Researchers discover gene linked to various cancers
A researcher at UT Southwestern has helped locate mutations in a gene linked to the progression of colon, brain and other cancers, a finding that eventually could lead to new therapies and diagnostic tests targeting the gene.
The gene in which the mutations were found, PIK3CA, is part of a family of genes encoding lipid kinases, enzymes that modify fatty molecules and direct cells to grow, change shape and move. Although scientists have been studying the biochemical properties of this family of genes for years, until now no study had revealed that they were mutated in cancer.
Kinases have been the focus of recent drug development strategies, with some kinase-inhibiting compounds such as Gleevec and Herceptin already being used clinically to inhibit tumor growth.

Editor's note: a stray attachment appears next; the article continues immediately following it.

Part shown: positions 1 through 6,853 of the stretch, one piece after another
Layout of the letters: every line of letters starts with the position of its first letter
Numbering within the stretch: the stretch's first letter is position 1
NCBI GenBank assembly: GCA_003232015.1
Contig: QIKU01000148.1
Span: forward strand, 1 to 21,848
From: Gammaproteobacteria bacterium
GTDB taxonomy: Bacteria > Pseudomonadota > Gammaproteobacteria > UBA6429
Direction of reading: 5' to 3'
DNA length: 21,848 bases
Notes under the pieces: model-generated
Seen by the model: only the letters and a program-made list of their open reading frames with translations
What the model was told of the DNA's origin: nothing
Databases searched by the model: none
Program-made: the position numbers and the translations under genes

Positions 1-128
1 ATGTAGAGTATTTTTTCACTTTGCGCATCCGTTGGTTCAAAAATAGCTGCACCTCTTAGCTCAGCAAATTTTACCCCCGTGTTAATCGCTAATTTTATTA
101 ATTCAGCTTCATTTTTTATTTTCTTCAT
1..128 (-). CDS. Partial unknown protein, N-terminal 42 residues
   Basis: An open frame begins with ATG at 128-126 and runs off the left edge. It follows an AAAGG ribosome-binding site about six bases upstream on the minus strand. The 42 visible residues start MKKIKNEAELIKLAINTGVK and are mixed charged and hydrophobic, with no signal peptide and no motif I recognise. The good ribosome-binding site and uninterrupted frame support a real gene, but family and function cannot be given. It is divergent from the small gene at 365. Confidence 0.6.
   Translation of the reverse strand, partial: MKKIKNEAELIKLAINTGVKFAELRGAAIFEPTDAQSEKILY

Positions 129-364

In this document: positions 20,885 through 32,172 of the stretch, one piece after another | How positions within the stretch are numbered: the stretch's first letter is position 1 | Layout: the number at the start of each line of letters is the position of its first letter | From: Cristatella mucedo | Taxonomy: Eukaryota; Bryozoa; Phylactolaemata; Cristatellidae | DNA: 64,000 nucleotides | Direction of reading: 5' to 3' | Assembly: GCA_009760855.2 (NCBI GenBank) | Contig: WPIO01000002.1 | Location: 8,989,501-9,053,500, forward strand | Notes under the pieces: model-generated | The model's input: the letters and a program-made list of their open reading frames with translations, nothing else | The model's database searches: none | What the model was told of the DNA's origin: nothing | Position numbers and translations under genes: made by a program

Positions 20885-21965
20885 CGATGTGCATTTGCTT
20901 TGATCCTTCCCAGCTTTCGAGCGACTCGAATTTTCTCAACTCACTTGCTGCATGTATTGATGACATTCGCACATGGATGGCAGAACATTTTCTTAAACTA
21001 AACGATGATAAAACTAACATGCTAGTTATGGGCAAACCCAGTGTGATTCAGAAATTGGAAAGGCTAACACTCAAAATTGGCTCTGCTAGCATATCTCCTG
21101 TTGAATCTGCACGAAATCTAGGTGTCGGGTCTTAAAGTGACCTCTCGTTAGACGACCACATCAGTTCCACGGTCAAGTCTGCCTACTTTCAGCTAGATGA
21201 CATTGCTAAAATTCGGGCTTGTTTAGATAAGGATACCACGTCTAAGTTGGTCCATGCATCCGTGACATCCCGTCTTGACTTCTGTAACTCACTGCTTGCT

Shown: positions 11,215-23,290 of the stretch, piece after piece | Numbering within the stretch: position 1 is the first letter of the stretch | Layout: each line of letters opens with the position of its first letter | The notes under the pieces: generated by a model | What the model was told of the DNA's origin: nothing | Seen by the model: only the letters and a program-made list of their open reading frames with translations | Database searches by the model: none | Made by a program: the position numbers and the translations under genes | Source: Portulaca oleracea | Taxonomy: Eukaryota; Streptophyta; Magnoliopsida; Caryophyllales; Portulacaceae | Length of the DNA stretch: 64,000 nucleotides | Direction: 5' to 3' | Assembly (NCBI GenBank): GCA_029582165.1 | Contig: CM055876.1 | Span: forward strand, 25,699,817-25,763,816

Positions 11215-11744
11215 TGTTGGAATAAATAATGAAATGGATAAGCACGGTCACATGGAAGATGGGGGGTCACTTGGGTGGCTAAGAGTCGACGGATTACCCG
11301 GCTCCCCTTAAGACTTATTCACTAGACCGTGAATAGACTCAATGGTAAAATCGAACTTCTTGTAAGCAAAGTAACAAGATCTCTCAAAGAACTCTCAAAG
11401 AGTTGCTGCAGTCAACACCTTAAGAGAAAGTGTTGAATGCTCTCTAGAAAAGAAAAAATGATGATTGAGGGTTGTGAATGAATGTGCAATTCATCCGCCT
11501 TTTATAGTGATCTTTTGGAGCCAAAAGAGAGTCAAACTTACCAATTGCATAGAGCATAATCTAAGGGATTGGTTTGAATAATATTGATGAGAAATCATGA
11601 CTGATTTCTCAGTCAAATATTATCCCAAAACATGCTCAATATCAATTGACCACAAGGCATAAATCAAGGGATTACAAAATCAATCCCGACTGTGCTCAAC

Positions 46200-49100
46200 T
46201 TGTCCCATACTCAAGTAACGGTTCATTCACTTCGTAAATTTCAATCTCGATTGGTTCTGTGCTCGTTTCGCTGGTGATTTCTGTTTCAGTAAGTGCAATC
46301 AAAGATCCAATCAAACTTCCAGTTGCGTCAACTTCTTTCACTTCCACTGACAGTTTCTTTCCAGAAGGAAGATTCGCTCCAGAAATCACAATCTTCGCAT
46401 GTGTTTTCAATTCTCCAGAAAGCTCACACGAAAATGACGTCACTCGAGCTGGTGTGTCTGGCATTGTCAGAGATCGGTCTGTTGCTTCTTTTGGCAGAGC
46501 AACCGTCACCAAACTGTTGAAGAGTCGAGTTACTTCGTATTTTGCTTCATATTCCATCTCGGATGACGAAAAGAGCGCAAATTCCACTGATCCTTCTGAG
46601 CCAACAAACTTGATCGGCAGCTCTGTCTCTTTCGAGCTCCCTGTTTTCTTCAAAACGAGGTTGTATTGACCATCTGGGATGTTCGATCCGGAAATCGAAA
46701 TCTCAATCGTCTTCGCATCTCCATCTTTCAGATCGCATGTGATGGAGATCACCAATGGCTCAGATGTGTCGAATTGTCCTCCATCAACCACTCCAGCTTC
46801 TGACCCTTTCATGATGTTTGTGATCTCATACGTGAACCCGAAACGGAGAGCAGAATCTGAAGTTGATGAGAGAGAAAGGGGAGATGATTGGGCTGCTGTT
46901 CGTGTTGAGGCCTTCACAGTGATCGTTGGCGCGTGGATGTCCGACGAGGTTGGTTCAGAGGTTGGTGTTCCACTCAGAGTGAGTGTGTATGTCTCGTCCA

In a study reported in Science Express online, Dr. Adi Gazdar, professor of pathology in the Nancy B. and Jake L. Hamon Center for Therapeutic Oncology Research and contributing author, and his colleagues sequenced the molecular code of the genes in a lipid kinase family and found mistakes in the nucleotides, or DNA building blocks, in PIK3CA. The PIK3CA mutations were found in cancers of the colon, breast, lung, stomach and brain.
The researchers, primarily from the Johns Hopkins Kimmel Cancer Center, also showed the mutations increase PIK3CA activity, which can start a cascade of cellular events that spark a normal cell to grow un controllably and become cancerous. Most of the PIK3CA mutations are located in two DNA cancer "hot spots," thus making molecular diagnostic tests possibly easier to develop, said Dr. Gazdar, holder of the W. Ray Wallace Distinguished Chair in Molecular Oncology Research.